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Government action on cancer

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Earlier this year, on World Cancer Day, the Health and Social Care Secretary made clear that tackling cancer is a priority. We committed to making this country’s cancer outcomes the best in Europe over the next 10 years. 


In order to do this, we launched a Call for Evidence so we could hear directly from cancer patients, healthcare staff and any else who wanted to have their say – and there are just 10 days left to respond.


The responses will help inform our new 10-Year Cancer Plan – and we want as many people as possible to tell us what they think. 


The following Q&A helps explain why we’re taking this approach, and what else we’re doing to tackle cancer.  


Why do we need a 10 year plan?

Cancer remains the biggest cause of death from disease in the UK and the Covid pandemic has had a serious effect on care and services, with people not coming forward for checks.

As the NHS tackles the Covid backlog, we want to diagnose more cancers early, and put more focus on innovative treatments.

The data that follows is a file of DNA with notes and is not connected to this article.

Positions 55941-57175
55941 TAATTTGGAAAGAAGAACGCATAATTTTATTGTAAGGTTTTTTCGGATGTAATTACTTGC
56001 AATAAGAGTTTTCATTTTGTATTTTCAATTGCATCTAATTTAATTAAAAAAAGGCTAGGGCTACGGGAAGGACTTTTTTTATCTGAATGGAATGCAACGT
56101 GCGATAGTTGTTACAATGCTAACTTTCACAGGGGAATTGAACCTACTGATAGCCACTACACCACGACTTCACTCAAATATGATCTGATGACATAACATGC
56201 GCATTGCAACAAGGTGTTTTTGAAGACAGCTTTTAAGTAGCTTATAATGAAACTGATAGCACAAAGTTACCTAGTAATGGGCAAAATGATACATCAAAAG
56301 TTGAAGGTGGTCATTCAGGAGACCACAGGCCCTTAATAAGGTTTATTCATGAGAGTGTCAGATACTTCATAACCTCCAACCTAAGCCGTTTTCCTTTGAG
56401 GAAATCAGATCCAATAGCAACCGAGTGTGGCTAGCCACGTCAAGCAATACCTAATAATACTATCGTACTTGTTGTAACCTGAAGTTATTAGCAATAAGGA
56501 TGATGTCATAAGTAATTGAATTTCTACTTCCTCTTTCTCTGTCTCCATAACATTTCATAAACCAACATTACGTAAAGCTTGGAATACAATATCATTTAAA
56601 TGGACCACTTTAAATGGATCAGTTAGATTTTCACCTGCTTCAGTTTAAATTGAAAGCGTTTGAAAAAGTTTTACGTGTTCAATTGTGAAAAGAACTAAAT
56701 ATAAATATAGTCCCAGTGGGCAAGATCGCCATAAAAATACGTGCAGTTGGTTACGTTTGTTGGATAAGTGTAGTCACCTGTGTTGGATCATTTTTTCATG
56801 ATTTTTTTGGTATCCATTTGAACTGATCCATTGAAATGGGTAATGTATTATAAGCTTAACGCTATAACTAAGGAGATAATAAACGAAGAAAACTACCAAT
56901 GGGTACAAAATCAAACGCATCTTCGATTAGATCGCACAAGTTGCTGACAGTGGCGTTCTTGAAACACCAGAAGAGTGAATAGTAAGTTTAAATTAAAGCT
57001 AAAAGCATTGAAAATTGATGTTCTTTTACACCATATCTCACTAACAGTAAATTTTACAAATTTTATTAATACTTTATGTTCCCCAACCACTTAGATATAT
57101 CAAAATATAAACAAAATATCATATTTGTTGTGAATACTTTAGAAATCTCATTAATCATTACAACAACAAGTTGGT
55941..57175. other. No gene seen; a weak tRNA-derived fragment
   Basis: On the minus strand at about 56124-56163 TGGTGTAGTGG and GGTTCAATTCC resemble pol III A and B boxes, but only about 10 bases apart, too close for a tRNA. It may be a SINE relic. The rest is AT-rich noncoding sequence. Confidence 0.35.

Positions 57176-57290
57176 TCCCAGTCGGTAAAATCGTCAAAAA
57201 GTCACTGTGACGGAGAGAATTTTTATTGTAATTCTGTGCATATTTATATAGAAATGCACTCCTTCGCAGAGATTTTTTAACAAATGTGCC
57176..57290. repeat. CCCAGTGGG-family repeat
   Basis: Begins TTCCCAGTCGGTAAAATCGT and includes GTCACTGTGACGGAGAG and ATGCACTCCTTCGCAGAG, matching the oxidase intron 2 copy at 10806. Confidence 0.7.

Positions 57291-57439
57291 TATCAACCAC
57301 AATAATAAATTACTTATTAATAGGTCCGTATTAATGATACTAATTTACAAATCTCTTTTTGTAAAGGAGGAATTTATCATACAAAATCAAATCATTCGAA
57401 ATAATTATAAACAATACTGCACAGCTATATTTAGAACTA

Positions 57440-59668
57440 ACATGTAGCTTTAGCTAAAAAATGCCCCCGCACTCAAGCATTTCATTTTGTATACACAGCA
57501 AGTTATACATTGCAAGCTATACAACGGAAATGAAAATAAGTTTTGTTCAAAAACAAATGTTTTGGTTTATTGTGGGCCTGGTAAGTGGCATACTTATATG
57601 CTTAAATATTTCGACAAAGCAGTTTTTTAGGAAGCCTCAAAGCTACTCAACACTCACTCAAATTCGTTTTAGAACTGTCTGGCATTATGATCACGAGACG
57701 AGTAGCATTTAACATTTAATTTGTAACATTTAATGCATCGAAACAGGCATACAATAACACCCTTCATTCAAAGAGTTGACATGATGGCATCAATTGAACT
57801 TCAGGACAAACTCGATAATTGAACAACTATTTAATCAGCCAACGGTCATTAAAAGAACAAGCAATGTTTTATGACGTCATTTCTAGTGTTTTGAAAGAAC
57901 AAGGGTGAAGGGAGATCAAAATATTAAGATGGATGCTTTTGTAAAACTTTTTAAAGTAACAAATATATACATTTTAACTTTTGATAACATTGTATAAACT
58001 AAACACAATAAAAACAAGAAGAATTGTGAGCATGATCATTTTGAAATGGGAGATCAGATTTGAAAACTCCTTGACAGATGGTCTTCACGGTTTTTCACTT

Having a longer term plan means we can set our sights on bigger ambitions, including being be able to harness the amazing efforts shown in development of the Covid vaccines, and see how we could use that expertise for cancer patients’ benefit. 


What are we doing to tackle the existing backlogs and waiting times for cancer care?


The NHS is working incredibly hard to offer all cancer patients the best possible care in a timely way. 


In some key areas cancer services proved very resilient to the pandemic. In chemotherapy, the latest statistics show that 99% of NHS patients have received their subsequent treatment within 31 days, against a target of 98%. In radiotherapy, 94% of patients have received their subsequent treatment within 31 days, against a target of 94%. 


In areas where the pandemic had more impact on the NHS and led to backlogs developing, such as cancer surgery, we know we have more to do. This is why we are investing £1.5 billion over the next three years in expanded NHS treatment capacity.


Why aren’t we using the private sector to tackle this? 


We already have many existing suppliers for cancer treatments and therapies, in both the NHS and independent (private) sector. 


In fact, we currently have more than enough capacity in certain therapies including chemotherapy, radiotherapy and proton beam - which means we are treating almost everyone on time. 


Our strategy once published will set out our long-term plan, and in the meantime we’re providing billions of pounds worth of investment into our NHS to increase the number of scans, tests and operations it can carry out. This includes using the independent sector where appropriate to carry out procedures or treatments where the need is urgent or demand is outstripping supply.



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